Palestinian Islamic scholar: Emmanuel Macron promotes 'Zionist agenda'

"It has been said that his wife is 20 years older than him, and that she is a relative of Rothschild, the richest Jew."

French President Emmanuel Macron visits Lebanon, September 2020 (photo credit: REUTERS/GONZALO FUENTES/POOL)
French President Emmanuel Macron visits Lebanon, September 2020
Palestinian Islamic scholar Mraweh Nassar claimed in an interview with Turkish TV channel Qanat, and reported by the Middle East Media Research Institute (MEMRI) in late October that there are three reasons behind France's "hostility" towards Islam and the Prophet Muhammad.
Nassar, who is the Secretary-General of the Jerusalem Committee of the International Union of Muslim Scholars, explained that the first reason is "the fear of Islam spreading throughout Europe," as "scientific circles in the world predicted that "the number of Muslims in France has reached 10 million, and that France is slated to become an Islamic country in 2030."
"France and some other European countries have begun to fear that Islam is going to spread now. We can see that more than 350 mosques have been opened in what used to be churches," Nassar said.
"People are drawn to Islam's justice and logic. It is not a religion of terrorism, as they claim," he claimed.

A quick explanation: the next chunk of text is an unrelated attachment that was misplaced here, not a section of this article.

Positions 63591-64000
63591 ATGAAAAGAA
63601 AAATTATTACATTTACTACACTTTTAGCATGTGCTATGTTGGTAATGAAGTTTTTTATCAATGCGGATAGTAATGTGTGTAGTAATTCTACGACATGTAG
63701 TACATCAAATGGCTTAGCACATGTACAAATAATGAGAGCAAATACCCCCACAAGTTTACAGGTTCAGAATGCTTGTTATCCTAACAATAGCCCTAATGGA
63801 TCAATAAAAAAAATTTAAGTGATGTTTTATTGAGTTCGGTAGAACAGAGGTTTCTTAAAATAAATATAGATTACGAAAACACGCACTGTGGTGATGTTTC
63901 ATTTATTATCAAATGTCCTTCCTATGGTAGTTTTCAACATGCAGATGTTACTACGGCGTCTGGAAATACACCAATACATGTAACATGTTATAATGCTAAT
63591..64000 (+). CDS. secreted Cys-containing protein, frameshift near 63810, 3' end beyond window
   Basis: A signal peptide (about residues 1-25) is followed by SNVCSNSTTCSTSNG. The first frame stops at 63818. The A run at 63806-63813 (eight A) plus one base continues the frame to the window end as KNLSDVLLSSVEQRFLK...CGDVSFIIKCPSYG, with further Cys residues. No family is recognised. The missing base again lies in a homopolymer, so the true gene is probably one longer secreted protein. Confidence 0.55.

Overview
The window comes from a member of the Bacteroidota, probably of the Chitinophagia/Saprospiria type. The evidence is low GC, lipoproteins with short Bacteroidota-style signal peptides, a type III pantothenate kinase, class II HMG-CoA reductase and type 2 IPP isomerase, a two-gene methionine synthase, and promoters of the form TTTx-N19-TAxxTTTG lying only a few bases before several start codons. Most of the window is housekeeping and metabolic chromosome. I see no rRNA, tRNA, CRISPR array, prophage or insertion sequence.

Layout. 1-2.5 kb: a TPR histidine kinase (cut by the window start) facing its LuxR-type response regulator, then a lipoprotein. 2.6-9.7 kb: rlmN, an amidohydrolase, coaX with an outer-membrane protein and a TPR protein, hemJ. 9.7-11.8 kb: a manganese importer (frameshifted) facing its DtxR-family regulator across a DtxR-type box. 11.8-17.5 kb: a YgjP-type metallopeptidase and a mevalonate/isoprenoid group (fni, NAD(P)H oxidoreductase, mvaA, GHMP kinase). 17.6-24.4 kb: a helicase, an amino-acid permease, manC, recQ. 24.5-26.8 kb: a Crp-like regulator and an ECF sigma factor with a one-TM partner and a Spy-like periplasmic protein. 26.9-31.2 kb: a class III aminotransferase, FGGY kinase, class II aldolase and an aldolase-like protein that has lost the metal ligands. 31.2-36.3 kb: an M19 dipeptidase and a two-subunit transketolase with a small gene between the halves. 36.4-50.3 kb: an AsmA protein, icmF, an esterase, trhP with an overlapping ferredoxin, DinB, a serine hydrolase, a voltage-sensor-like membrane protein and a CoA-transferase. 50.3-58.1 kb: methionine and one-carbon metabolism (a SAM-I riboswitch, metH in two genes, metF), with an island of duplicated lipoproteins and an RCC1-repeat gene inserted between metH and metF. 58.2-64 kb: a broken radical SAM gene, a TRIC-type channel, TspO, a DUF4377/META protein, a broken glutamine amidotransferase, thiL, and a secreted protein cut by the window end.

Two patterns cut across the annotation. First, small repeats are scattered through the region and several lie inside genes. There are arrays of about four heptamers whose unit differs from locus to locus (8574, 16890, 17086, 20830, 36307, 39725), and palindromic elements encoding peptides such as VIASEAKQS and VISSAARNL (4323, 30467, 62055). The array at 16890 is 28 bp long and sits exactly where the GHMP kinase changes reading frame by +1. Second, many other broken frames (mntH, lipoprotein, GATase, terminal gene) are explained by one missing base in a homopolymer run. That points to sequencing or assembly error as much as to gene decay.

However, he also added that "there are warnings even from some Arab countries, and the latest one was issued by one of the sheikhs at Al-Azhar University, who said that 50% of Muslims in Europe are terrorists."
"He is throwing around accusations just like that," continued Nassar.
"The second reason," he said, "is that they seek to distract the Muslims from the issues of normalization and the Deal of the Century" and Arab normalization with Israel, Nassar said.
"The third reason," he continued, "is that French President Emmanuel Macron is "promoting a Zionist agenda" because his wife is related to the Rothschild family - "the richest Jew." 
"He is consumed by enmity," he said, speaking about Macron.
The row has its roots in a knife attack outside a French school on October 16 in which a man of Chechen origin beheaded Samuel Paty, a teacher who had shown pupils cartoons of the Prophet Muhammad in a lesson on freedom of speech.
The caricatures, first published by a satirical magazine whose Paris offices were attacked by gunmen killing 12 people in 2015, are considered blasphemous by many Muslims.